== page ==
Depending on where in Alaska you are, there are many different variations on the recipe for agudak (pronounced ah-goo-dak; aqutaq in Yup'ik spelling), also known as Indian ice cream or Eskimo ice cream. More northern and interior regions used caribou or moose tallow (fat). Areas next to the sea would use whale or seal fat. Over time, Crisco has taken on a commanding role in this recipe. I like this version because it has lots of fish and berries, and Crisco is more of a binder than a main ingredient.Evelyn Elliott showed me this version, which includes using whitefish. Evelyn is from Bethel, a town in the Yukon-Kuskokwim region of Southwest Alaska. Whitefish is a subsistence river fish that has a flaky, neutral texture. I would recommend using cod for a similar result, as it has flaky flesh and a more neutral flavor than other Alaska white fish.While fish, berries, sugar, and fat for dessert may not be in culinary vogue at the moment, this dish is very much alive in Alaska. You will more than likely see agudak on the table at weddings, birthdays, potlucks, funerals, and other celebrations. I have used this recipe myself at Alaska-centric events. Evelyn showed me this recipe when I catered to the National Indian Health Board Culture Night in 2011. There were five hundred attendees from the circumpolar region and the United States, and I was honored to prepare food from around the state to highlight the many regions of Alaska. For me, this represents the resourcefulness and resilience of Alaska’s people. More than likely, agudak began as a way to preserve berries beyond the summer.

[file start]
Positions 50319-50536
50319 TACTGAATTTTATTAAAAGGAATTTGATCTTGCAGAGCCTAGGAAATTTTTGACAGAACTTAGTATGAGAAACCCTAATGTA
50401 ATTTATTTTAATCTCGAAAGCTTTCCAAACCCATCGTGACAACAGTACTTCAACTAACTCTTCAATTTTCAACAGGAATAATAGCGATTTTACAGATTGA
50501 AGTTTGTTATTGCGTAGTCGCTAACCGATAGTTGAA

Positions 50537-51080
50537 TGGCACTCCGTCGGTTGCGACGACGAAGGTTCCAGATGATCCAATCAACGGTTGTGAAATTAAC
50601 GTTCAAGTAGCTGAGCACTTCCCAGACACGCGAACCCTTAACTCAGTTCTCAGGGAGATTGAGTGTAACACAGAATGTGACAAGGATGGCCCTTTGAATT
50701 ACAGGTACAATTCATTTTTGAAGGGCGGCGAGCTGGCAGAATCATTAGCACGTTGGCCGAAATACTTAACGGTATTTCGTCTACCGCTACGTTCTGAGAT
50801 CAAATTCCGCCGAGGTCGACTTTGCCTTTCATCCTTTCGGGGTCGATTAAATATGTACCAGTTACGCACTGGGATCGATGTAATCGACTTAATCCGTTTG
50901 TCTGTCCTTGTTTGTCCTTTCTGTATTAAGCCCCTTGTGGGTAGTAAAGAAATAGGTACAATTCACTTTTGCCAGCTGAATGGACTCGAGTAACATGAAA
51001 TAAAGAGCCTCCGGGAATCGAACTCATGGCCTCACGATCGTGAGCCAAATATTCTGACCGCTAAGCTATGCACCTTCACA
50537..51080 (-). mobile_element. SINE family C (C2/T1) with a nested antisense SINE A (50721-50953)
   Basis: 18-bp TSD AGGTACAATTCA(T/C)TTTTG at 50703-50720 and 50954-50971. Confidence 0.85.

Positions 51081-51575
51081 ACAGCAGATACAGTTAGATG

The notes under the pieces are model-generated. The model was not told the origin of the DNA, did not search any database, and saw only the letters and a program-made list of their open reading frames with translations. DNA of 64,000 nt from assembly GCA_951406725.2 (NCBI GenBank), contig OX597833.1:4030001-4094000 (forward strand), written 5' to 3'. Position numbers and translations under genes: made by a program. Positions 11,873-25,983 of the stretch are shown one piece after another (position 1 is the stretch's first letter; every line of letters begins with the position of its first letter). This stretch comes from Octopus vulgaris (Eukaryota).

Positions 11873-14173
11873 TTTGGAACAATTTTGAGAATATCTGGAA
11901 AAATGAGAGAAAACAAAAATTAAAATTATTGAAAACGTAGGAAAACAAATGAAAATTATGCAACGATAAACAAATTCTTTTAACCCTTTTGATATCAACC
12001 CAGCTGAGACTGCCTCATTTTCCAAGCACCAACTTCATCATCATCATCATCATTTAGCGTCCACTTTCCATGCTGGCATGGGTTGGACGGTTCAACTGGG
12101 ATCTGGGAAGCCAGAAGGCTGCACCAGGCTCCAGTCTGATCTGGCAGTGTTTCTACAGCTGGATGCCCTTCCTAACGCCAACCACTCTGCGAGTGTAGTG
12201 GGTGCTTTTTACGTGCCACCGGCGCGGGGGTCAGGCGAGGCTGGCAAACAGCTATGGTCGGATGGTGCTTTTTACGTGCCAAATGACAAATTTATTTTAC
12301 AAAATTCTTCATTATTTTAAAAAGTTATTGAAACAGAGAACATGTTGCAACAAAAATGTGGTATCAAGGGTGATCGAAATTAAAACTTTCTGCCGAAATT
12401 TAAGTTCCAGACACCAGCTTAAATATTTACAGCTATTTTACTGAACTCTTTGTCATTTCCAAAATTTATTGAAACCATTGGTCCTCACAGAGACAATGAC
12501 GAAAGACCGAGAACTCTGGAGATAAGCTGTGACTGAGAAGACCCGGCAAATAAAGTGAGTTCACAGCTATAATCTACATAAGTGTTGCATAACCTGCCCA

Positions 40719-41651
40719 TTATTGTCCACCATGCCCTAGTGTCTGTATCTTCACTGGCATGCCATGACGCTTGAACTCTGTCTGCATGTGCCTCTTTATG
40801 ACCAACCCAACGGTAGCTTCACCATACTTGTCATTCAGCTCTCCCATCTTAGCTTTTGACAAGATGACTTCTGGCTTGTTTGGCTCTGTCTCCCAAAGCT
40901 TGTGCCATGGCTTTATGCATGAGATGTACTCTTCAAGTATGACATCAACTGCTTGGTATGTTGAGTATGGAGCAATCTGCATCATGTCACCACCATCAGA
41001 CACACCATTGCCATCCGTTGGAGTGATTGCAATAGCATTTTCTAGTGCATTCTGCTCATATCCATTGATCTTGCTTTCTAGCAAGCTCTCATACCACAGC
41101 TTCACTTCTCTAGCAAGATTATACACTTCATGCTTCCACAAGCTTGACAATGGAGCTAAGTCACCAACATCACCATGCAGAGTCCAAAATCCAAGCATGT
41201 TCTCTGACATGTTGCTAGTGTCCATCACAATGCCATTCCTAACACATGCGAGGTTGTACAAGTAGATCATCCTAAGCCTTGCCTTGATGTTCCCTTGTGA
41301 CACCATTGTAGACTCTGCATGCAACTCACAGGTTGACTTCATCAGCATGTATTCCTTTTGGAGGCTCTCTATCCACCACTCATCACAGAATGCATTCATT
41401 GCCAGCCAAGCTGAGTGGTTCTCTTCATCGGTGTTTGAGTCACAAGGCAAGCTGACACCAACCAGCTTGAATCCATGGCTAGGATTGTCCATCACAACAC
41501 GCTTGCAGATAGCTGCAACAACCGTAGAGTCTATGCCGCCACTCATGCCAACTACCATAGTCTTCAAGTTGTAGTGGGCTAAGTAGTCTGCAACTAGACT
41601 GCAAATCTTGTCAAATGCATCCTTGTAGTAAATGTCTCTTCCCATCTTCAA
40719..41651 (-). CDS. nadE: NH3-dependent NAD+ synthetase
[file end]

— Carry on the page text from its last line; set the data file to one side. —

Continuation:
- 8 ounces white-fleshed fish (preferably Alaska cod)
- 2 cups water
- ½ cup Crisco
- ½ cup sugar
- 1 cup (5 ounces) frozen raspberries
- 1 cup (6 ounces) frozen blueberries
- 1. Bring the water and fish to a boil, drop to a simmer, and cook until the fish is poached. Cook through until it flakes apart, about 7 to 10 minutes.
- 2. Strain the water and reserve. Let the fish cool for about 5 minutes.
- 3. In a tabletop mixer using the whisk attachment, add fish, Crisco, and sugar, and whip until it all incorporates and aerates, about 2 to 3 minutes.
- 4. Add the reserved liquid sparingly to assist with aeration, about 2 to 4 ounces on average.
- 5. Add the berries last, and pulse.
- 6. My personal preference is to have the berries bleed into the agudak, leaving some whole berries for texture.
Helpful Hint: There are many different variables to this recipe, including the type of fish used, the sweetness of the berries, and how much vegetable shortening you want to use. So please taste, feel, and look to make sure you get the result you want.